Staying on the right side of history is tricky in these fast changing times. Back in 2015 Christians in the U.S. needed to figure out what to do about gay marriage after Obergefell v. Hodges. My own communion, the Orthodox Presbyterian Church last summer held a conference on what churches might think about doing in the light of the new interpretation of the Constitution. But by then gay marriage had moved to the back pages, Cailtyn Jenner had moved transgenderism above the fold, and churches needed to think about plumbing — not genitalia but bathrooms.
This comes to mind with the Southern Baptist Convention’s recent declaration against the Alt-Right at its 2017 convention. Baptists may have thought they were on the right side of the cultural divide but then President Trump praised the West in Warsaw and the Alt-Right took on a new meaning. At Vox Sarah Wildman wrote about ideals that many Southern Baptists might regard as wholesome and even Christian:
This morning in Warsaw, Poland, President Donald Trump issued a battle cry — for “family, for freedom, for country, and for God” — in a speech that often resorted to rhetorical conceits typically used by the European and American alt-right. It sounded, at times, not just like the populists of the present but the populists of the past.
From white supremacy to family and freedom, the Alt-Right had shifted its meaning in less than a fortnight.
Peter Beinhart piled on at the Atlantic:
The West is a racial and religious term. To be considered Western, a country must be largely Christian (preferably Protestant or Catholic) and largely white. Where there is ambiguity about a country’s “Westernness,” it’s because there is ambiguity about, or tension between, these two characteristics. Is Latin America Western? Maybe. Most of its people are Christian, but by U.S. standards, they’re not clearly white. Are Albania and Bosnia Western? Maybe. By American standards, their people are white. But they are also mostly Muslim.
Again, in the eyes of Trump’s critics “the West” is code for white Christian men. Good thing the SBC does not have “West” in its name. But if they stand for freedom and families, their condemnation of the Alt-Right may be a form of self-hatred.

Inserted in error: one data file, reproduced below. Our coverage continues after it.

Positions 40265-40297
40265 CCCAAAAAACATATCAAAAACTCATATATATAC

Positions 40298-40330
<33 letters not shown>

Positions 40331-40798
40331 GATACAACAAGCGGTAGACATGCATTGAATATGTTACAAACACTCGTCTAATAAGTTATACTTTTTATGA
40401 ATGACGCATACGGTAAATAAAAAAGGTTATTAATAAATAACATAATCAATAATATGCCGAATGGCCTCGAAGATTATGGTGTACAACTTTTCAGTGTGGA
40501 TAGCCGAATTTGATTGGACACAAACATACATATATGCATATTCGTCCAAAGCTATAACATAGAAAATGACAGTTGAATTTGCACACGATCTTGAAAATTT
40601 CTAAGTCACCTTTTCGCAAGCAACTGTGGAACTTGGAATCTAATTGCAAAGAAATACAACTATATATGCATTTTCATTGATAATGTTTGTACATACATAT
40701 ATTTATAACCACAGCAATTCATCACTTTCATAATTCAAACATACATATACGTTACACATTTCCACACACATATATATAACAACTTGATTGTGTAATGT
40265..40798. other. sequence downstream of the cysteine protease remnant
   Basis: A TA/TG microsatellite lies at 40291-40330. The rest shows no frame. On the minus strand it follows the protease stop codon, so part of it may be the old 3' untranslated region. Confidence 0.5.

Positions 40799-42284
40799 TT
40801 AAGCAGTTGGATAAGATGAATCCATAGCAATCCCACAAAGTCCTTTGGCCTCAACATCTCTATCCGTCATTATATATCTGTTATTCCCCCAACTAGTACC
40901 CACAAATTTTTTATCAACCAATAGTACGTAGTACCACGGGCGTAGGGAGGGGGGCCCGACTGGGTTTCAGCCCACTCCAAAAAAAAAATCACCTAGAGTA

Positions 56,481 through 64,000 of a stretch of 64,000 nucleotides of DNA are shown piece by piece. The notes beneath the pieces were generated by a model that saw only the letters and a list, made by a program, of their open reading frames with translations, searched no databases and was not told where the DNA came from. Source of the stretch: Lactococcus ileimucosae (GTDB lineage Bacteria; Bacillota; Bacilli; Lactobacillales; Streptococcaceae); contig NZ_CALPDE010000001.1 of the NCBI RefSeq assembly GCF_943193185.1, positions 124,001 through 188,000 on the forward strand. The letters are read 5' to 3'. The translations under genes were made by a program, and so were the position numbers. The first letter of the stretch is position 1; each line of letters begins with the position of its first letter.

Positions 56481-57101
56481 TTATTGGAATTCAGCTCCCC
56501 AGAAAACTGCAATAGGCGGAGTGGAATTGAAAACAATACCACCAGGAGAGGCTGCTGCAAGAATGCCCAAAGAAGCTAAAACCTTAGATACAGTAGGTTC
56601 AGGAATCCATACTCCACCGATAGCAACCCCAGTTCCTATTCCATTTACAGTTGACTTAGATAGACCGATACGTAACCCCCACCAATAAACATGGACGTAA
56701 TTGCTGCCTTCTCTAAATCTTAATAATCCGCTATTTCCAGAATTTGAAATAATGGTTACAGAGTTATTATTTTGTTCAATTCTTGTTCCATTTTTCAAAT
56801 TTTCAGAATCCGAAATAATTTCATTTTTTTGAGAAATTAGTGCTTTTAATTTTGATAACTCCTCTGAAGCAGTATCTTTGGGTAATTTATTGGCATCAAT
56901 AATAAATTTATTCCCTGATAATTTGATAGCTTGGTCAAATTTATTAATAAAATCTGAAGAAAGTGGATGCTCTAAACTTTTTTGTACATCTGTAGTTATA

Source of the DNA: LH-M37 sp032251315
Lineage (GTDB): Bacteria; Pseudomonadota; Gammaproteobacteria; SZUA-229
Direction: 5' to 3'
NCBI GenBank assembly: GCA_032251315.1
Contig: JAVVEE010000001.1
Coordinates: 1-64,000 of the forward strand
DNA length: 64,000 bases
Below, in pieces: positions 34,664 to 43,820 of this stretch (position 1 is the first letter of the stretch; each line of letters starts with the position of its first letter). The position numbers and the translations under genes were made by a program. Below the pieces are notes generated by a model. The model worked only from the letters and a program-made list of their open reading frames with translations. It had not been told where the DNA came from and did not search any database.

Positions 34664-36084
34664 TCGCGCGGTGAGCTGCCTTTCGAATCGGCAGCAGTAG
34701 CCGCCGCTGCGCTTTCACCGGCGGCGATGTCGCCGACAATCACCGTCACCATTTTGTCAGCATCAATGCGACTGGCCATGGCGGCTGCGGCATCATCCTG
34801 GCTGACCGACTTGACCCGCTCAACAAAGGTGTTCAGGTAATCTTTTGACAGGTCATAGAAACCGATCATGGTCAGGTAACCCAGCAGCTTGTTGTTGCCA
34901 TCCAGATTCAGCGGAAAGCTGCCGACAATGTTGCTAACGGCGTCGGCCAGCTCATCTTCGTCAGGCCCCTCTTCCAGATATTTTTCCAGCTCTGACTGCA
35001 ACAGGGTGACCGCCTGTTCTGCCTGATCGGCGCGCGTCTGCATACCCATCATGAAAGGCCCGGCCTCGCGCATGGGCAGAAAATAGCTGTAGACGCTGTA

Lots of people have weighed in on the over reaction to Trump’s speech. (Ron Granieri is especially astute on the Polish political context for President Trump’s remarks.) The little bit that this intervention might add is a reminder that “the West” and Western Civilization did not used to be such fighting words. In fact, throughout most of the twentieth century, the study of the West was standard fare at the United States’ elite universities. To be sure, the reasons for studying the West often had political motives at play. The first course in Western Civ started at Columbia University in 1919 just after World War I as an effort to recover a shared sense of culture and civilization and avoid another war. Then during the Cold War when the U.S. was the leader of the West against the Communist world, identifying and defending the West was an unquestioned good, at least until critics of the Vietnam War began to question the wholesomeness of America’s version of the West.
But surely he knows better than to identify the West in racial and religious categories. Were Clement of Alexandria and Augustine white? They were Christian but did not come from Europe. What about Jesus and Paul? Again, these fall in the Christian tradition (though Jesus himself is not exactly the founder of a religion but very God of very God) but both men are of Jewish descent and not from Europe. And what to do with Thomas Hobbes or Montaigne or Descartes or Kant or Hegel? Again, they are white and men but not exactly exemplars of Christianity.
Lots of people who identify with the West don’t need very long to discover that authors in the Western canon hardly speak with one voice. Europeans inherited traditions from the Hebrews, Greeks, Romans, and Christians. That the West became a dominant force in world history is not a function of ideas as much as it is an accident of history, though Europeans have not gotten over the inspiration for global influence from the Roman Empire or the universality of the Roman Catholic Church. In other words, the West is so much larger than the Alt-Right.
Or was the Atlantic a forerunner of the Alt-Right when it published this piece by Bernard Lewis after 9-11:
To a Western observer, schooled in the theory and practice of Western freedom, it is precisely the lack of freedom—freedom of the mind from constraint and indoctrination, to question and inquire and speak; freedom of the economy from corrupt and pervasive mismanagement; freedom of women from male oppression; freedom of citizens from tyranny—that underlies so many of the troubles of the Muslim world. But the road to democracy, as the Western experience amply demonstrates, is long and hard, full of pitfalls and obstacles.
If the peoples of the Middle East continue on their present path, the suicide bomber may become a metaphor for the whole region, and there will be no escape from a downward spiral of hate and spite, rage and self-pity, poverty and oppression, culminating sooner or later in yet another alien domination—perhaps from a new Europe reverting to old ways, perhaps from a resurgent Russia, perhaps from some expanding superpower in the East. But if they can abandon grievance and victimhood, settle their differences, and join their talents, energies, and resources in a common creative endeavor, they can once again make the Middle East, in modern times as it was in antiquity and in the Middle Ages, a major center of civilization. For the time being, the choice is theirs.